Mariota path to Heisman began with Bob Apisa
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Mariota path to Heisman began with Bob Apisa

Marcus Mariota’s Heisman Trophy acceptance speech was touching and soon popular on Youtube. Fans listened to words spoken with humility that have been missing from recent Heisman winners of questionable character.

The Oregon All-American quarterback thanked his college, coaches and Ducks teammates. The acceptance words from the 21-year-old of Samoan and German ancestry included, “To Hawaii nei (beloved Hawaii)” as he mentioned his Honolulu high school, St. Louis, located in his native state of paradise.

Then he concluded, “To the Polynesian community, I hope and pray this is only the beginning. Young Poly athletes everywhere, you should take this as motivation and dream and strive for greatness.”

He switched to his Samoan tongue for his final words:  Fa’a a fe’tai tele lava.” (Thank you so very much).

Mariota’s graceful speech was actually scripted by Bob Apisa a half-century ago. Apisa was the first Samoan All-American college player as a Michigan State fullback from Honolulu Farrington on the Spartans’ 1965 and 1966 national championship teams. He also was the first Samoan athlete of his stature to stage a clinic in his native America Samoa in 1973.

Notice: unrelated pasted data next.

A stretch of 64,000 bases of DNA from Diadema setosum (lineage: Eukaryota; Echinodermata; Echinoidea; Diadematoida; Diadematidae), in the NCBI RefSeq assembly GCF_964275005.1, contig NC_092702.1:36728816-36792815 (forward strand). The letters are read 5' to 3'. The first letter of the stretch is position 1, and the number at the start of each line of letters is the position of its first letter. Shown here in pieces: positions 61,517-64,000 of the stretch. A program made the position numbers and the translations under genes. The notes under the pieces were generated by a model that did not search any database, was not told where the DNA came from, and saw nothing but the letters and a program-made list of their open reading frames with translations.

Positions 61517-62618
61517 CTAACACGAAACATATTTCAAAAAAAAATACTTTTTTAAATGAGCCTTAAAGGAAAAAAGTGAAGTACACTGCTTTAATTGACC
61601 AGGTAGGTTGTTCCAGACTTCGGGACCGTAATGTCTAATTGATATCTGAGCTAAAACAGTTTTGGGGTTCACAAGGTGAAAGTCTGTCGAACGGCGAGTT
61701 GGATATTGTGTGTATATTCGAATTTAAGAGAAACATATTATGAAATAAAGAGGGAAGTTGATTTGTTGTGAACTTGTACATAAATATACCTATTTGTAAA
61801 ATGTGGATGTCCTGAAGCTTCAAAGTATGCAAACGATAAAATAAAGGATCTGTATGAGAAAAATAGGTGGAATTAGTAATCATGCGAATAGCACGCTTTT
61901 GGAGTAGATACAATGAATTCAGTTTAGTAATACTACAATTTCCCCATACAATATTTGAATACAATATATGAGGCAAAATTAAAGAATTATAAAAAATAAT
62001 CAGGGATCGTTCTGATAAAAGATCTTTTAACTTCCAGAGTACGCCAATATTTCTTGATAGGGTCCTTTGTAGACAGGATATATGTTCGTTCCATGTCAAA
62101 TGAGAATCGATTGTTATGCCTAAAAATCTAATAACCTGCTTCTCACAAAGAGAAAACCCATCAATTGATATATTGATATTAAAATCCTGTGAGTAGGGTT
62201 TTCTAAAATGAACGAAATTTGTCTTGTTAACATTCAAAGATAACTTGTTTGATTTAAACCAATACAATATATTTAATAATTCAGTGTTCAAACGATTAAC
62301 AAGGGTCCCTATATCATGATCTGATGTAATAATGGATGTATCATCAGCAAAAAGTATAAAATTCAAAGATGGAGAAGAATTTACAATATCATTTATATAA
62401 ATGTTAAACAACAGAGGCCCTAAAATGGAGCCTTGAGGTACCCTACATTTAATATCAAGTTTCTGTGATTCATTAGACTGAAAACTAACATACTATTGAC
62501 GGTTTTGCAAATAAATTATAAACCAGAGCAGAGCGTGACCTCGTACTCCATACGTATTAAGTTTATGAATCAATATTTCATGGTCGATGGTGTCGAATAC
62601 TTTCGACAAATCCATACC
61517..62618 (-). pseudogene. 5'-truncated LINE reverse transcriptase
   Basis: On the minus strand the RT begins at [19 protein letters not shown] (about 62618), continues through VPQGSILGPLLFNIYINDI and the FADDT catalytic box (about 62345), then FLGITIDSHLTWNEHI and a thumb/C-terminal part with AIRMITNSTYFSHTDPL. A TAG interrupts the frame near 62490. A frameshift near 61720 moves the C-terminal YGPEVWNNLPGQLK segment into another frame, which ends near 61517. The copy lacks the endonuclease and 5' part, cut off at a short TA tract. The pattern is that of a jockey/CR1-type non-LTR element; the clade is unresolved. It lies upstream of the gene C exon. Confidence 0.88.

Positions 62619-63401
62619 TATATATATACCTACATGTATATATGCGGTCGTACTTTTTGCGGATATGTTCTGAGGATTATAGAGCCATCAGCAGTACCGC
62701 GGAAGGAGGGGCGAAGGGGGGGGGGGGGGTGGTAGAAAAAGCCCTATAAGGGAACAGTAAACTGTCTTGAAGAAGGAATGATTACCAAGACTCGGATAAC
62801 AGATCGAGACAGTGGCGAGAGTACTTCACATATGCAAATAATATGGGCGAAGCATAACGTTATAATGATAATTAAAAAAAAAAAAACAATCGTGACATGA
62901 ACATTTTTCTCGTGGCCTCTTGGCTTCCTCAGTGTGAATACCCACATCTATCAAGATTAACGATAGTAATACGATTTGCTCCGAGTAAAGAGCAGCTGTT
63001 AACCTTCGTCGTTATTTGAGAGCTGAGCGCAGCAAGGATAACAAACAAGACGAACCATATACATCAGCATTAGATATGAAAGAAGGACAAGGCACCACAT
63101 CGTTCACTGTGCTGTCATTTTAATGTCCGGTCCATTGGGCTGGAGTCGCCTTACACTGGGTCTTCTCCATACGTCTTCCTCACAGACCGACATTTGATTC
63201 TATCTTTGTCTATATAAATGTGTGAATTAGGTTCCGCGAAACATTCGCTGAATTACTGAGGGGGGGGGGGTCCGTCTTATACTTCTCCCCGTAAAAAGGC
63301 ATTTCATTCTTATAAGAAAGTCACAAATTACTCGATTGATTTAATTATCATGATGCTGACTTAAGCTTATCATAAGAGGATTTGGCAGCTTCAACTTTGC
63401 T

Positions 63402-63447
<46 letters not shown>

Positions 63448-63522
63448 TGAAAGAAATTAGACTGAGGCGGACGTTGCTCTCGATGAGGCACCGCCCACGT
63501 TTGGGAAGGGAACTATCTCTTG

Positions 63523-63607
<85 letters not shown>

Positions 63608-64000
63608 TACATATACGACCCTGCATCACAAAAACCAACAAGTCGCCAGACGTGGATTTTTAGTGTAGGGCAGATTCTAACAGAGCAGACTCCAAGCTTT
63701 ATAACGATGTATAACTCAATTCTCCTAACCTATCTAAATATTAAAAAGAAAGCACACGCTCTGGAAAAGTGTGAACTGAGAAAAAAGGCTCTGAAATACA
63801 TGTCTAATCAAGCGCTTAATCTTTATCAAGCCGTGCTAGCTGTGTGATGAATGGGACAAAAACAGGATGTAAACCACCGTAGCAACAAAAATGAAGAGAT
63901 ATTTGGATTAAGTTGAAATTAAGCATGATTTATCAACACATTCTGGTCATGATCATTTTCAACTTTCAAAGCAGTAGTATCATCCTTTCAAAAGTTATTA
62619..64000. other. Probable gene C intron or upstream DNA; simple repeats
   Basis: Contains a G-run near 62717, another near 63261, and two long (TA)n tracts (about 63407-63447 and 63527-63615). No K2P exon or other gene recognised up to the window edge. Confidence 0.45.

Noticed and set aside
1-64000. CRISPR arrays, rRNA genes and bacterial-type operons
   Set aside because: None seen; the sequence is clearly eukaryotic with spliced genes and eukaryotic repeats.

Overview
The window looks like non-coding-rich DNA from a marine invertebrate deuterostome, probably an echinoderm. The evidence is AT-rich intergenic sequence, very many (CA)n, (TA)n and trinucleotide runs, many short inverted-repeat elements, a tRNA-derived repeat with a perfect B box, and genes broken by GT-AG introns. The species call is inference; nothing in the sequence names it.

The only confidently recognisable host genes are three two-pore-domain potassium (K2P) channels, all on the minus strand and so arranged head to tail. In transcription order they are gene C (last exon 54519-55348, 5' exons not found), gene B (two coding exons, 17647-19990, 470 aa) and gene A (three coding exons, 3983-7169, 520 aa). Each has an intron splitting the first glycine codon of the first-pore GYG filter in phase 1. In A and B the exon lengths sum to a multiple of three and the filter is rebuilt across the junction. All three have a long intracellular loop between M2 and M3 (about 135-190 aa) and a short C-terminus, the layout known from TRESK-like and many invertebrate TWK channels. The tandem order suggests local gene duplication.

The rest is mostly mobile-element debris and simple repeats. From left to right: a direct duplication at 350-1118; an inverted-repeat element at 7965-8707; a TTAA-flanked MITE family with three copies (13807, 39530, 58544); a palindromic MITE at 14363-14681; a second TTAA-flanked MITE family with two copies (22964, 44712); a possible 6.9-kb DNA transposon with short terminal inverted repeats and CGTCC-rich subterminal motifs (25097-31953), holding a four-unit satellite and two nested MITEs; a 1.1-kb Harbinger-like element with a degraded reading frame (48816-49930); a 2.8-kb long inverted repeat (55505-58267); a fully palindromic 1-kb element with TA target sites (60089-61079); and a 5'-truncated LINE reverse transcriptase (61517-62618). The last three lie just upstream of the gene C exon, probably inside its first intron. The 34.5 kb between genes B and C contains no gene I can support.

“Those are things I’m very proud of,” Apisa says. “When I went to Michigan State, I wanted to represent my family, Hawaii and Samoans.”

The quote was taken from Chapter 13 of “Raye of Light,” my book with pioneer black quarterback Jimmy Raye on Michigan State’s leading role in the integration of college football under Spartans head coach Duffy Daugherty. Daugherty, in addition to defying Jim Crow laws in the segregated South to provide opportunities for Bubba Smith, George Webster, Gene Washington, Raye and others to escape the South, had a pipeline to Hawaii long before anyone understood the talent bubbling up from the lava rocks.

No less an authority than Navy head coach Ken Niumatalolo, the first Samoan head coach at any college level who became Navy’s all-time winningest coach after beating Army for the 13th straight year last week, credits Apisa for breaking down doors for Polynesians.

“I see Bob Apisa as not only a trailblazer for Samoan and Polynesians players but for coaches as well,” Niumatalolo states in Chapter 13. “You have to be a player before you’re a coach. There are a lot of Samoans and Polynesians coaching now. Bob was a pioneer who opened doors for us.”

Niumatalolo, who was born in Hawaii in 1965, Apisa’s first All-American season, added: “Everybody I grew up with knew about Bob Apisa. He went to the mainland and was the first one to make a name for himself. I don’t know if the younger kids these days still know about Bob Apisa, but they should.”

When Mariota got off to a fast start in the 2014 season, Apisa eagerly awaited Mariota’s opportunity to become the first Samoan Heisman Trophy winner. Hawaiians and Samoans narrowly missed out in 2012 when Notre Dame's Manti Te'o of Honolulu Punahou was the runner-up. Apsia spoke of the pride he would feel in Mariota for Samoans and Polynesisans when he was the keynote speaker on Michigan State’s homecoming weekend Sept. 25 before the Downtown Coaches luncheon.